Welcome to the first installment of TrailerTech!
We’re launching this new addition to the blog lineup to share some technical details, facts and tips that can help you with your trailer performance endeavors. Today, we’re covering a common misconception that we’ve seen crop up over the Internet. According to some, stainless steel bolts aren’t necessarily a good idea to use in carbon steel or aluminum beams due to the process of galvanic corrosion. Our team has observed a few things during some in-house testing and we’d like to take a minute and help clear up some misconceptions.
Galvanic (or bimetallic) corrosion occurs when two different kinds of metal come into contact and are exposed to an electrolyte (rainwater, groundwater, mud, saltwater etc.) which causes an electrochemical reaction. When this electrical process occurs, one metal acts as an anode and the other as a cathode. As a result of the galvanic connection, the anodic metal decays at a much faster rate than it normally would and the cathodic metal decays much slower. Eventually, this connection causes the anodic metal to dissolve and deposit its remains upon the cathodic metal, causing rust to form.
So how big a deal is galvanic corrosion when using stainless steel hardware to fasten stuff to your trailer's frame?
To test this in-shop, we chose 300 series stainless steel due to it's high availability and common use as a fastener. We observed that although the galvanic connection is still made with electrolyte exposure, the shear size of the anode (the ample frame) greatly decreases the rate of decay. In fact, no galvanic corrosion was detected. Overall, we have found the effects of galvanic corrosion of 300 series stainless steel in carbon steel or aluminium to be greatly overstated, and consider the practice to be safe. The key understanding being that no rust is formed due to the small relative size of the stainless steel fastener within the larger piece of carbon steel. For extreme duty applications, such as continual salt bombardment during the winter time, prolonged use in saltwater or prolonged exposure to mud, a zinc chromate primer can be applied prior to assembly with stainless steel fasteners.The frame should be coated first, let dry, then the fastener coated and inserted wet. It would seem that the benefits of rust-resistant stainless steel hardware for trailers greatly outweighs the infinitesimally small risk of galvanic type corrosion.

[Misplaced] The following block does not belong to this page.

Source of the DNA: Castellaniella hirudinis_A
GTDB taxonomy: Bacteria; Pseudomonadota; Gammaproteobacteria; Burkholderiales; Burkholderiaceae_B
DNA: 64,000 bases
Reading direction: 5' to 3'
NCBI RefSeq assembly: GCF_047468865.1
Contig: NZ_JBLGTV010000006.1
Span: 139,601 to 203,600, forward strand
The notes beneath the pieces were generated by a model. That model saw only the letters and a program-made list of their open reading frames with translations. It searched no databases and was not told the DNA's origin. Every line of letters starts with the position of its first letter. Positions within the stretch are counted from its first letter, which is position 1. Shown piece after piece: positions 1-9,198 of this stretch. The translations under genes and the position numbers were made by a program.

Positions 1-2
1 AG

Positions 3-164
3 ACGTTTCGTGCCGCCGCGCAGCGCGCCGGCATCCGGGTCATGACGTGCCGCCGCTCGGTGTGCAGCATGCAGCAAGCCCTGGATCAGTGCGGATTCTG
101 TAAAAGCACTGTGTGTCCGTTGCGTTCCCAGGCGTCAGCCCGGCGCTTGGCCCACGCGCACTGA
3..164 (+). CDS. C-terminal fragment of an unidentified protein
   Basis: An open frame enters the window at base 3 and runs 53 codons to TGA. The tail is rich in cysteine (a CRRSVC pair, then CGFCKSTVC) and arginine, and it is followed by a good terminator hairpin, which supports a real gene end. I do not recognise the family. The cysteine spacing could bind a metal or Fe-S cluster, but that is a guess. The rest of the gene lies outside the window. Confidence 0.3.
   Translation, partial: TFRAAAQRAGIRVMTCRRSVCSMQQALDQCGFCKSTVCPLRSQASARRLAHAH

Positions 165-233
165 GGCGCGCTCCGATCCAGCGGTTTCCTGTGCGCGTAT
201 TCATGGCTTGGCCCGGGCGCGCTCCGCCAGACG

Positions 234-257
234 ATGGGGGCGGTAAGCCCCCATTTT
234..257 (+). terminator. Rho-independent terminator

We hope this has provided you with some insight into using stainless steel fasteners in carbon steel or aluminium. We have more informative topics lined up, so keep an eye on the blog.